President Barack Obama on Tuesday directed administration officials to study whether to expand bankruptcy options for "all student loan borrowers." An administration official said the bankruptcy review would likely focus on whether to expand bankruptcy options for borrowers with student loans made by private lenders--such as SLM Corp.'s Sallie Mae and Wells Fargo & Co.--that aren't backed by the government.
Private loans make up about 10% of all student loans, with the remaining 90% made by the federal government.
Any bankruptcy-law changes would have to be approved by the Republican-controlled Congress, which has broadly opposed the president's agenda. [The Wall Street Journal, 3/10/15]
Atlanta Journal-Constitution: Plan Requires Lenders To Help Students Understand Repayment Options. In a piece covering the president's speech on his plan, the Atlanta Journal-Constitution wrote that "[t]he plan also requires third-party lenders to better inform students of repayment options," in addition to the "creation of a centralized complaint system." [Atlanta Journal-Constitution, 3/11/15]
The Washington Post: Plan Aims To Review Whether To Treat Student Debt Like Other Forms Of Debt. The Washington Post's Post Politics blog went into further detail about the action Obama signed on Tuesday, noting the different regulations for student debt versus other types of debt, like mortgage and credit card:
The memorandum ordered administration officials to study whether changes to bankruptcy laws would be needed. Student loans cannot currently be discharged in bankruptcy, but other types of debt, including mortgages and credit card balances, can be wiped out. Obama also called for officials to review whether changes to statues and regulations are needed when it comes to flexible repayment options for all borrowers. They will also review whether mortgage and credit card protections can be applied to people with student loan debt. [The Washington Post, Post Politics Blog, 3/10/15]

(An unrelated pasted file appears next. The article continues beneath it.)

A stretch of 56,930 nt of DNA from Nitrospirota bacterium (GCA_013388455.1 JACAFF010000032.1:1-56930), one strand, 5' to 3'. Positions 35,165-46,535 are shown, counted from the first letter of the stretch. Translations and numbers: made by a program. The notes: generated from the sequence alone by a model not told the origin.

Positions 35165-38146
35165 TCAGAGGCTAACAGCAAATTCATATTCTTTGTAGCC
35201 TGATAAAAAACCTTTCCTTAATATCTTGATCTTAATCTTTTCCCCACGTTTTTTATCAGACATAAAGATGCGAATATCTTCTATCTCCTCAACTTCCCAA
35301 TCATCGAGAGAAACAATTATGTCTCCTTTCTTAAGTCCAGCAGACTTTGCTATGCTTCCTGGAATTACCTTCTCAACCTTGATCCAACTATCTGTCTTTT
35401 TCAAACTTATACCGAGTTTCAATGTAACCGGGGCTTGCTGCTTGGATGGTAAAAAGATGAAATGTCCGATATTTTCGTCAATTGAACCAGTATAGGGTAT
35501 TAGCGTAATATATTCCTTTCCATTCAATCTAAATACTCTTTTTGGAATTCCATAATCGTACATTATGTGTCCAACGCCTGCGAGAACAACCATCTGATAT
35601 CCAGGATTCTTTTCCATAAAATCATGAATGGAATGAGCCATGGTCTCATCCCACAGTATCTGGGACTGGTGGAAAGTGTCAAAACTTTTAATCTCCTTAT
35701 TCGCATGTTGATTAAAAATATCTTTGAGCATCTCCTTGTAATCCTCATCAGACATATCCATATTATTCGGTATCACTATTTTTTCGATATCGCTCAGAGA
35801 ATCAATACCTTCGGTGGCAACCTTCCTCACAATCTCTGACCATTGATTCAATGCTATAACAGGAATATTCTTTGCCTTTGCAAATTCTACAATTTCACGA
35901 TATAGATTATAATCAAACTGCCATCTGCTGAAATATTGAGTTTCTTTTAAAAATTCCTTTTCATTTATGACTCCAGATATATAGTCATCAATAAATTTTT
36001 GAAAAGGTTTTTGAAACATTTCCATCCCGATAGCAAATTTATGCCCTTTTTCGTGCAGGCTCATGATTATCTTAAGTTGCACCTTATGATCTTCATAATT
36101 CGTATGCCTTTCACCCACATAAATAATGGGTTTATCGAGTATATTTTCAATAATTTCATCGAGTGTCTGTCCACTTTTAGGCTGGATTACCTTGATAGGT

And Experts Agree That Borrowers Need The Protections In This Plan
The Institute For College Access And Success: Borrowers "Urgently Need" Components of This Plan. Independent, nonprofit The Institute for College Access and Success (TICAS) released a statement on March 10 commending the president's commitments to taking steps that "borrowers urgently need," including a centralized system for complaints and "fairer and more consistent treatment":
"Today's Presidential Memorandum takes many steps that we have advocated for and that borrowers urgently need, including a coordinated system for accepting, tracking, and reporting complaints, a single portal for borrowers to manage their federal loan accounts, fairer and more consistent treatment for borrowers in bankruptcy, elimination of the need for borrowers in income-driven repayment plans to submit annual income information that the government already has, and regular public reporting of more comprehensive loan data." [TICAS, 3/10/15]
Consumers Union: Obama's Proposed Reforms Are Important To Keep Those With Student Debt In "Good Standing." Consumers Union Staff Attorney Suzanne Martindale said in a March 10 statement that Obama's plan includes "really important steps" to keep student borrowers in "good standing:
"For too long, student loan servicers have provided inconsistent or misleading information, muddying up a system that's already hard for students to navigate. These reforms are really important steps toward keep borrowers in good standing on their loans, so they're making affordable payments instead of sliding toward default." [Consumers Union, 3/10/15]
Fox News Has A History Of Downplaying The Student Debt Crisis
Fox Hosts Have Previously Promoted Various Myths About The Reality Of The Student Debt Crisis. Multiple Fox News figures have promoted conservative myths about the more than $1 trillion student loan debt held in the U.S., including the idea that students can just find cheaper colleges, that student loans drive up college costs, and that student loan forgiveness is a taxpayer-funded bailout. [Media Matters, 4/25/14]